Bolivia Ratifies Gas ExportsThru End-05, But Price Uncertain

Bolivian authorities have agreed to extend natural gas exports to Argentina until December this year, but left the price negotiation up to Bolivia's state oil company YPFB and private gas producers, newspapers reported.

Argentina's federal planning minister Julio de Vido met with Bolivia's President Carlos Mesa on Friday in La Paz, when the deal was announced. Bolivia's hydrocarbons minister Guillermo Torres confirmed that gas exports to Argentina would increase to 6.5 million cubic meters a day (mm3/d) from 4mm3/d at present by end-2005, in line with an agreement signed in October 2004 by Mesa and Argentine President Néstor Kirchner.

The proposed Gasoducto del Noreste (GNA) would add another 20mm3/d of gas exports to Argentina by 2007.

"To build the pipeline companies need to have some clarification on the price for the [gas] supply," Standard & Poor's analyst Pablo Lutereau told BNamericas. "The agreement on the volume is not as important as the agreement on the price because Bolivia has enough natural gas to export whatever amount Argentina can take," Lutereau said.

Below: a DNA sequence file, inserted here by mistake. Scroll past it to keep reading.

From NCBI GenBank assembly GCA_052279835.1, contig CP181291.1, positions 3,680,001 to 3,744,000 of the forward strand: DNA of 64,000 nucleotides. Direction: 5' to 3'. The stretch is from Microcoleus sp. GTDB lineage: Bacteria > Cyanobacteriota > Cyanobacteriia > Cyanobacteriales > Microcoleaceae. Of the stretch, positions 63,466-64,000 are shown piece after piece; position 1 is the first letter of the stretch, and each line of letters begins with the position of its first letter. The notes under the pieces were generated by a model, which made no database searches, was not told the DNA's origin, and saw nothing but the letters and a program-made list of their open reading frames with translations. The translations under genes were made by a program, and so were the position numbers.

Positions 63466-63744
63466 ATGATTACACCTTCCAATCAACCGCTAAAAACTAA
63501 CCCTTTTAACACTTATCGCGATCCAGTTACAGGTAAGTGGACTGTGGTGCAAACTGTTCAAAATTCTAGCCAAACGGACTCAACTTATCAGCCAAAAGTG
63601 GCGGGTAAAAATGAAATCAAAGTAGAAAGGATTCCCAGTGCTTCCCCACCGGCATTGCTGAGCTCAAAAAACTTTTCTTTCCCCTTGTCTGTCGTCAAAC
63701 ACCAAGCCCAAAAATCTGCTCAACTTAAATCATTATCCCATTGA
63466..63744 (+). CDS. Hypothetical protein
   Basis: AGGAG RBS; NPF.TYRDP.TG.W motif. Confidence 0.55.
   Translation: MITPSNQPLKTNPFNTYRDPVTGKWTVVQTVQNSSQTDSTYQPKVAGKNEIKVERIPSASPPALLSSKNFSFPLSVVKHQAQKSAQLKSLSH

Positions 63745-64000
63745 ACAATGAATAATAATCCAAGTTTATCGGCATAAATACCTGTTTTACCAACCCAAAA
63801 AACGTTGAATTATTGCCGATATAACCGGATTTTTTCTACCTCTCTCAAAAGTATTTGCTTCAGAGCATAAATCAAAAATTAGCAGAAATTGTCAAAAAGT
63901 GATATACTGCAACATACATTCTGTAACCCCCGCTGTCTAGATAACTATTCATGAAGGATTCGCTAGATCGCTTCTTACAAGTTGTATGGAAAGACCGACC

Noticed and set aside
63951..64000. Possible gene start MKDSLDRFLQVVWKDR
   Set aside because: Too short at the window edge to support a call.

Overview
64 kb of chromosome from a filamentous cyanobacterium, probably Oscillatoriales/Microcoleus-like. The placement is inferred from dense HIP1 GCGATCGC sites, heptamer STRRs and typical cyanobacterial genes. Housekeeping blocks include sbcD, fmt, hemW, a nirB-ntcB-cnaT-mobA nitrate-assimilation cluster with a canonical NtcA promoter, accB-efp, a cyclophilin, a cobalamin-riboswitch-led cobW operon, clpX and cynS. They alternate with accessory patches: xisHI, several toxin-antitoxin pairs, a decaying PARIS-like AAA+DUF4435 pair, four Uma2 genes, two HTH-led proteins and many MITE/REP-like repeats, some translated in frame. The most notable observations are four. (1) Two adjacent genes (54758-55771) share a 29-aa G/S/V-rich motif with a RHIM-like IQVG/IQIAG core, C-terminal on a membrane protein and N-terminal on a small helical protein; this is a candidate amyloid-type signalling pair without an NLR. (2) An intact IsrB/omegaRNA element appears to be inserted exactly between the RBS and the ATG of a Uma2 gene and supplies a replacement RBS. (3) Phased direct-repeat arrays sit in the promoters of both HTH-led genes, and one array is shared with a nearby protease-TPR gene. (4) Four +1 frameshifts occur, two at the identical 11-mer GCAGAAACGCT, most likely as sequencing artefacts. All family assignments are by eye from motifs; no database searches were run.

However, neither Torres nor de Vido said whether the price of the additional exports would be the current one of some US$1.60/mBTU or whether Argentina would accept Bolivia's proposed 25% hike to US$2/mBTU. "We have left the companies free to negotiate the price," Torres said in a press conference following the meeting.

YPFB is currently negotiating tariffs with Spanish gas producer Repsol YPF and Brazil's Petrobras in the Bolivian city of Santa Cruz, Torres added. Bolivia says Argentina should pay US$2/mBTU because that is the amount Brazil currently pays for about 20mm3/d of Bolivian gas, but Argentina says it should pay the same price that it receives from gas exports to Chile, which is US$1.40-1.60/mBTU. Torres had threatened to cut off gas exports by January 10 if Argentina did not accept the price increase.


The agreement reached on Friday covers exports of dry gas, but natural gas liquids (NGLs) will remain in Bolivia to be industrialized at a petrochemicals plant to be built near the border with Argentina at Villamontes, Torres said. Neither Bolivian nor Argentine officials commented on when this plant could be built, but de Vido said Argentina is ready to invest in the project.

De Vido also said Argentina is studying expanding Bolivia's duty free zone in the province of Rosario to allow that country to install a gas liquefaction plant to produce liquefied natural gas (LNG) for export to North America.

Bolivia's long awaited project to export LNG is stalled because the government has not been able to decide on whether to export the gas through Chile or Peru. Bolivia does not have sovereign access to the coast.

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